Attorney General Eric Holder will announce resignation
Attorney General Eric Holder will announce Thursday that he will resign after six years at the Justice Department helm. The attorney general has agreed to remain in his post until the confirmation of his successor, a Justice Department official has confirmed to CNN.
At a formal announcement later Thursday, Holder plans to express his personal gratitude to President Barack Obama for the opportunity to serve in his administration and to lead the Justice Department, which he will call the “greatest honor of my professional life.”
Holder has discussed his plans personally with the President on multiple occasions in recent months, and finalized those plans in an hour-long conversation with the President at the White House residence over Labor Day weekend, the official said.
Holder will note in his remarks that he has loved the Justice Department since, when he was a boy, he watched how — under Attorney General Robert F. Kennedy — the Justice Department played a leadership role in advancing the civil rights movement. During his tenure as attorney general, Holder has had Kennedy’s portrait in his conference room.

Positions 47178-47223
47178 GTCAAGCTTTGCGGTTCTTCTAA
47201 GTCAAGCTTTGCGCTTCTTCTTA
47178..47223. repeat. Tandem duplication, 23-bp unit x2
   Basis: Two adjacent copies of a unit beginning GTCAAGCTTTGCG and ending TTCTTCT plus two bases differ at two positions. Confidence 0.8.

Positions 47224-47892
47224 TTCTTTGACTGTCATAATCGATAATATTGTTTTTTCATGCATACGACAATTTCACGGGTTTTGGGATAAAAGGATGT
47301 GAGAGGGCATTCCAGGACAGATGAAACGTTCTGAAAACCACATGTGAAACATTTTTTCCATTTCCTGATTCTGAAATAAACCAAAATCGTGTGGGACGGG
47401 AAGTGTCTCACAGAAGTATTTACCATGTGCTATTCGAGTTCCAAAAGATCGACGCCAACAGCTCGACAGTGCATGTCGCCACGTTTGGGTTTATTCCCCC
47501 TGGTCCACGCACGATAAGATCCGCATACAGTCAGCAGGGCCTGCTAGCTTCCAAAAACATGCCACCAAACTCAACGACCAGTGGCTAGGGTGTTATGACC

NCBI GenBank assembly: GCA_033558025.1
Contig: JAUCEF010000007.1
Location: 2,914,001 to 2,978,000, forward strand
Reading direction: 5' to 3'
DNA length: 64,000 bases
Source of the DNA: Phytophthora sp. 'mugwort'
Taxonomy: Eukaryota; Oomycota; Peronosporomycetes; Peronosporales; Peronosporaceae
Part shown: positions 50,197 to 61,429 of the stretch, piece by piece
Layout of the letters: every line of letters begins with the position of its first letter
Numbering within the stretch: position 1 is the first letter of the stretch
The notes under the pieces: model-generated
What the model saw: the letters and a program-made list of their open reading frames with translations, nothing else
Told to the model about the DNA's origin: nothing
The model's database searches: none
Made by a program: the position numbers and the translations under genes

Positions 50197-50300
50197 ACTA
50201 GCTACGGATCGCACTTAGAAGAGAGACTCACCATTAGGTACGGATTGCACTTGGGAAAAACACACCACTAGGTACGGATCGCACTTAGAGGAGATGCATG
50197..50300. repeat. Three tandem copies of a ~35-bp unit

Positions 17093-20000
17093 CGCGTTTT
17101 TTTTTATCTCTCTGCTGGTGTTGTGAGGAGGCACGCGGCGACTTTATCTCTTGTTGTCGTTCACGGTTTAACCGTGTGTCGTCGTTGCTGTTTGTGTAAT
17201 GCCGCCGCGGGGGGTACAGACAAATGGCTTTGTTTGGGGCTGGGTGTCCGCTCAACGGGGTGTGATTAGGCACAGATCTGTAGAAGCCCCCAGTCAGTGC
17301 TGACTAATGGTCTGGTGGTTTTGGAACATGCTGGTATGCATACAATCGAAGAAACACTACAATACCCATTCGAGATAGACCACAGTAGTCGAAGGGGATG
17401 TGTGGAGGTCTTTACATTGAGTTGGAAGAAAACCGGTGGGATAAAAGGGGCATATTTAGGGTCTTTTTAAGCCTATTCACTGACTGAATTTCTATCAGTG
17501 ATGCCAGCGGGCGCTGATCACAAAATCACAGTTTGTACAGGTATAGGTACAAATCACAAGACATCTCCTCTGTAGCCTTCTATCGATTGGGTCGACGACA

The attorney general is one of only three members from Obama’s original Cabinet still serving in the post.
Holder was sworn in as the 82nd attorney general in February 2009 after serving as President Bill Clinton’s deputy attorney general, the first African-American to serve in that position.
Previously, the Columbia Law School graduate was U.S. Attorney for the District of Columbia and served during President Ronald Reagan’s administration as an associate judge at the Superior Court of the District of Columbia.